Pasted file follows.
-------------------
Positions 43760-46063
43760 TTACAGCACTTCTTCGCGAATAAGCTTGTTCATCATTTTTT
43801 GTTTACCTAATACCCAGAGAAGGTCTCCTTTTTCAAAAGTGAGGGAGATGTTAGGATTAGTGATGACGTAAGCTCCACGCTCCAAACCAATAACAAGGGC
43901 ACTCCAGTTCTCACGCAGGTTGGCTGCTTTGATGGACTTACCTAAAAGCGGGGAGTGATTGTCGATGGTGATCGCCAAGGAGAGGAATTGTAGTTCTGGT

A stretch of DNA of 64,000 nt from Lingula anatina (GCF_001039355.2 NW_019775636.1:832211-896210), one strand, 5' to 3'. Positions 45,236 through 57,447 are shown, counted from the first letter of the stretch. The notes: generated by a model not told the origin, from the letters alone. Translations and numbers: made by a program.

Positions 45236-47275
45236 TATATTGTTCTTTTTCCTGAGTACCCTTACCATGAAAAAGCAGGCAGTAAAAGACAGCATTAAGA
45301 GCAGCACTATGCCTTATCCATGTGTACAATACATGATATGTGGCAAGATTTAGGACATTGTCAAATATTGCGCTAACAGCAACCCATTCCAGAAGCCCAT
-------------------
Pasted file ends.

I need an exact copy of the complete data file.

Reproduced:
Positions 43760-46063
43760 TTACAGCACTTCTTCGCGAATAAGCTTGTTCATCATTTTTT
43801 GTTTACCTAATACCCAGAGAAGGTCTCCTTTTTCAAAAGTGAGGGAGATGTTAGGATTAGTGATGACGTAAGCTCCACGCTCCAAACCAATAACAAGGGC
43901 ACTCCAGTTCTCACGCAGGTTGGCTGCTTTGATGGACTTACCTAAAAGCGGGGAGTGATTGTCGATGGTGATCGCCAAGGAGAGGAATTGTAGTTCTGGT

A stretch of DNA of 64,000 nt from Lingula anatina (GCF_001039355.2 NW_019775636.1:832211-896210), one strand, 5' to 3'. Positions 45,236 through 57,447 are shown, counted from the first letter of the stretch. The notes: generated by a model not told the origin, from the letters alone. Translations and numbers: made by a program.

Positions 45236-47275
45236 TATATTGTTCTTTTTCCTGAGTACCCTTACCATGAAAAAGCAGGCAGTAAAAGACAGCATTAAGA
45301 GCAGCACTATGCCTTATCCATGTGTACAATACATGATATGTGGCAAGATTTAGGACATTGTCAAATATTGCGCTAACAGCAACCCATTCCAGAAGCCCAT